Breadcrumbs are sprinkled on top of the pastry before the filling is added. This will help to absorb juices from the vegetables and will assist to prevent the pastry from becoming soggy. My breadcrumbs are made from 1-3 day old, with the crusts removed. I use bread like a sourdough or made with pasta dura flour (hard wheat) and which has had time to rise naturally.

In the north of Italy, eggs are usually included to bind the mixture rather than the breadcrumbs; I add 2 beaten eggs well as the bread expecially if I am going to leave the cooked torta for more than 2 hours before I eat it.

INGREDIENTS
Vegetables: you should have masses of raw leaves – the equivalent to 3 large bunches of green leafy vegetables (se above for variety) which should give a mixture of about 6-8 cups of cooked, well drained and chopped, mixed greens.
½ cup of extra-virgin olive oil,
onions, 2 large chopped
salt to taste
chillies 2 dried or fresh (left whole and optional)
garlic, 6 cloves, squashed,
¾ to 1 cup coarse breadcrumbs
2 eggs, lightly whipped with a fork
Variations
When you are ready to put the filling into the torta you could also add the following:
Anchovies and black olives, ½ cup of olives ¼ cup of anchovies, chopped,
Currants and toasted pine nuts (about ½ cup of each, to taste). When I use this option I do not use chillies and add a little nutmeg.
Cheese – Sharp cheese like pecorino or provolone (with chillies) or a mild cheese like ricotta or pecorino fresco (I do not add chillies).
PROCESSES
To clean the greens: remove any bruised or brown leaves and cut off the tough stem ends. Separate the bunches into leaves, wash and tear some of the bigger leaves into smaller pieces (so that they cook quicker and fit into the pan better).
Cook the leaves by either steaming them in the pan and only using a little water or by adding them to about 3 cups of salted boiling water (as is the traditional Italian method for cooking verdure.) Stir regularly and ensure that the vegetables do not stick to the bottom of the pan.
Cover and cook over medium heat until softened, about 10 minutes – they will get more cooking later. Once again, Italians would cook these for a longer period. Drain well (I leave them in a colander until ready to use).
Heat the extra virgin olive oil in a large saucepan, add the whole chillies and the garlic and stir till the garlic has flavoured the oil. Remove and discard the garlic and chillies.
Add the onion and stir until softened.
Squeeze any remaining moisture from the greens before adding them to the pan, then taste for salt, adjust and toss them into the pan in the flavoured oil.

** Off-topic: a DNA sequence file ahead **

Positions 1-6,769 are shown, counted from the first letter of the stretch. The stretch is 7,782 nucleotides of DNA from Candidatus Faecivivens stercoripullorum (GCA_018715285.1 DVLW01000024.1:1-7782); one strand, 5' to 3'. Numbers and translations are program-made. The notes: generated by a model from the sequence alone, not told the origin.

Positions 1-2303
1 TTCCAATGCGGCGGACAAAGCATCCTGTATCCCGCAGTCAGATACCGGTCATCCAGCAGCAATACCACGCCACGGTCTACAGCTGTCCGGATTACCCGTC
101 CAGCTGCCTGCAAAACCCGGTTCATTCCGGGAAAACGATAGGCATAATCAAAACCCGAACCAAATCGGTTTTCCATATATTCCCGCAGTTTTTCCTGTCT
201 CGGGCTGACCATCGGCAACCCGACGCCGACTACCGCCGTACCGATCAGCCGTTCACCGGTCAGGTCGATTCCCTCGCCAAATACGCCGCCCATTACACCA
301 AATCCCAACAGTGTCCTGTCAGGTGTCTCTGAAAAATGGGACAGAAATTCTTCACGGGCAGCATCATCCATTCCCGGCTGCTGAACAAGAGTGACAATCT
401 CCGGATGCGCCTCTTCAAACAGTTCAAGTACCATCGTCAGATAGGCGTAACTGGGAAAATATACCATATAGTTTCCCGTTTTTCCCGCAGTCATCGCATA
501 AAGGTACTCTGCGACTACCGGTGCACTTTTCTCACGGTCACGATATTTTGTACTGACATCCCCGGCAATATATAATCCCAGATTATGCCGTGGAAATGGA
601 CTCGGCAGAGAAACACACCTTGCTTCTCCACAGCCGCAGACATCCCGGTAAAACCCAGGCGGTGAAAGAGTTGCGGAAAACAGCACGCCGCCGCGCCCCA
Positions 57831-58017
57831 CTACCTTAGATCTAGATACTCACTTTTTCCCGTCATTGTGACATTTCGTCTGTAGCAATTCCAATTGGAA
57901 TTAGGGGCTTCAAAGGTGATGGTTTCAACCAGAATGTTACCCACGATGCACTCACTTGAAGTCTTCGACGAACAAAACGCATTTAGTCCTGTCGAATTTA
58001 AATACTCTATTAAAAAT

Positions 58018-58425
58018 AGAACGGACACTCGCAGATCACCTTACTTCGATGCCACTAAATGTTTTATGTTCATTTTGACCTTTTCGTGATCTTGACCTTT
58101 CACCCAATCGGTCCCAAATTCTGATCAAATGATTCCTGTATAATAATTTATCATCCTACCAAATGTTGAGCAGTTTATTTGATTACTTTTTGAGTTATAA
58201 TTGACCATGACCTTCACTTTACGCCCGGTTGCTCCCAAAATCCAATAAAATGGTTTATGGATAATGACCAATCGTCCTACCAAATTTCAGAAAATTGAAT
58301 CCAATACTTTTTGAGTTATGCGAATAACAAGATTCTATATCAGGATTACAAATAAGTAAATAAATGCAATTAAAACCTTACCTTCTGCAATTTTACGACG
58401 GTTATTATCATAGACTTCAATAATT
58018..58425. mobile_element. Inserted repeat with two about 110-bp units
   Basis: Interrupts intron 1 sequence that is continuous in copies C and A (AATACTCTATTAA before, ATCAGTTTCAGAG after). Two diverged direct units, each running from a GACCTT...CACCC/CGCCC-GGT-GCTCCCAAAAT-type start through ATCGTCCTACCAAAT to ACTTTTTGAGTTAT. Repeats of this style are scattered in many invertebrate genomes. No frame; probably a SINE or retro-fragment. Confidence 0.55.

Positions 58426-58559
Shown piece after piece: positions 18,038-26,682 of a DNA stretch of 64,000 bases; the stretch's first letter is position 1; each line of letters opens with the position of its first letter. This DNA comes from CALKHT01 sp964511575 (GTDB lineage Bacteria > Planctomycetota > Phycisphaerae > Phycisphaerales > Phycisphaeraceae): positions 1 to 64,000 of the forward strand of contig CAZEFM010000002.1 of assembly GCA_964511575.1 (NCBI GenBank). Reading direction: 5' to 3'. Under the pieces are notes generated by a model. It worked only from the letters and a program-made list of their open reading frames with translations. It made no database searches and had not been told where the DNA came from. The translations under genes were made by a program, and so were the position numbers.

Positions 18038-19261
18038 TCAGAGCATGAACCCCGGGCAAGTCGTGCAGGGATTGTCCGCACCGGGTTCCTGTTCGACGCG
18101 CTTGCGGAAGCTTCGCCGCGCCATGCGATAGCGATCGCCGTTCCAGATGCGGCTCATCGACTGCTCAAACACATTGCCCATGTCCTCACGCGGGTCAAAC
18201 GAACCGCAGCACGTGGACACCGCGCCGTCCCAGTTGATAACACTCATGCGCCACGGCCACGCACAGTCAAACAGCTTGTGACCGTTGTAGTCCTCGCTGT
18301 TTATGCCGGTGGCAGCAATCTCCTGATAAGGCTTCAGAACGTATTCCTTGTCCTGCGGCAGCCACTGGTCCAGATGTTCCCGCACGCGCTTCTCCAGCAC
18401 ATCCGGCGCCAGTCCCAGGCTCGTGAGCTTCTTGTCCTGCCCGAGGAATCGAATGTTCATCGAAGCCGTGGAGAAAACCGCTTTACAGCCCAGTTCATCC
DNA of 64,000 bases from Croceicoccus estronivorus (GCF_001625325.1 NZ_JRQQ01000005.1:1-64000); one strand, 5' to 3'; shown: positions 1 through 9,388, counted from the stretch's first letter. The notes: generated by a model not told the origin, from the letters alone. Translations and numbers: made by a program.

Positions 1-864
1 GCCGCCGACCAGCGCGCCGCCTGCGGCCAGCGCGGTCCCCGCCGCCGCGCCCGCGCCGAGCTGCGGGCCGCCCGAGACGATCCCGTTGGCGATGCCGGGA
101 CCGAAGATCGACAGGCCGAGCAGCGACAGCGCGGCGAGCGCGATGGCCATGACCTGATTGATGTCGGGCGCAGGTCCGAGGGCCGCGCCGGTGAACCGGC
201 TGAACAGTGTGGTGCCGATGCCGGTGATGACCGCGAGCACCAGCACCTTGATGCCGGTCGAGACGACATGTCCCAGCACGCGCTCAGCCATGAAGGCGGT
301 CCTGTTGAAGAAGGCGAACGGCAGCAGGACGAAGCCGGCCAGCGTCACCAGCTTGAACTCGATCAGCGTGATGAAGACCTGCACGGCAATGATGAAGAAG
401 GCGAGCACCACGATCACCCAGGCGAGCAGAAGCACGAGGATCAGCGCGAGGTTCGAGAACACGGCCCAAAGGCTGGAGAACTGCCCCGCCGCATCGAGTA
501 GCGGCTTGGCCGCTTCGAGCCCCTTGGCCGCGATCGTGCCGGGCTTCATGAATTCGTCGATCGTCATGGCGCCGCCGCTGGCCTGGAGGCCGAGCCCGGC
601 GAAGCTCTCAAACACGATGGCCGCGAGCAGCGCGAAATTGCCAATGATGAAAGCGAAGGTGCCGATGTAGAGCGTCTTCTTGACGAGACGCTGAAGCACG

Reduce the heat to low and cook, stirring occasionally, for about 5-10 minutes.
Let cool and set aside.

PASTRY CRUST: Pasta Frolla Fatta Con Olio (Short pastry made with oil)

I like to make my own pastry, but you may prefer to use a commercial variety. I also enjoy using my fingers, however food processors work well.

In this recipe I have used standard cup measurements and approximate weight, but let your intuition be your judgement and vary the amounts as needed. Different flours will absorb differing amounts of liquid I have estimated the approximate amount of water which could be used. Pastry making is also influenced by the weather, use cold water, and rinse your hands to cool them under the cold-water tap, keep the pastry in a cool place when you allow it to rest.

The pastry should be compact and may not need any extra liquid, but if you feel that you will not be able to roll it out, add more oil or a little water. Some recipes use a combination of whole eggs and egg yolks, others add a little white wine or lemon juice for the extra moisture.

I like to bake the bottom of the pastry blind before I put in the filling: line the pastry with foil; add pastry weights (or dried beans or chick peas) on top. Bake for 15 minutes. Remove foil and weights. (Optional – brush pastry with egg white to provide a better seal and bake for another 10 minutes).

The torta can also be covered entirely with pastry, rather than with strips as I have done on this occasion.

INGREDIENTS
plain flour, approx 3 cups
½ teaspoon salt
1 teaspoon of sugar
½ cup extra virgin olive oil
¾ cup water cold
2-3 egg yolks
extra virgin olive oil, to brush the top of the pastry
PROCESSES
Combine in a large bowl or on a slab with the flour, sugar and salt.
Drizzle with the extra virgin olive oil and lightly rub quickly with your fingers until the mixture is crumbly.
Make a well in the centre, work in some of the water, adding more water as needed, until the mixture begins to hold together and form soft dough. Knead for 2-3 minutes until the pastry feels elastic
Shape into a ball, wrap it in plastic film and let it rest in a cool place for at least 60 minutes before rolling out.
To assemble the torta:
Preheat the oven to 190.C.
Butter a deep spring- form pan (mine is 22.5 cm round and 6.0 cm deep) with extra virgin olive oil.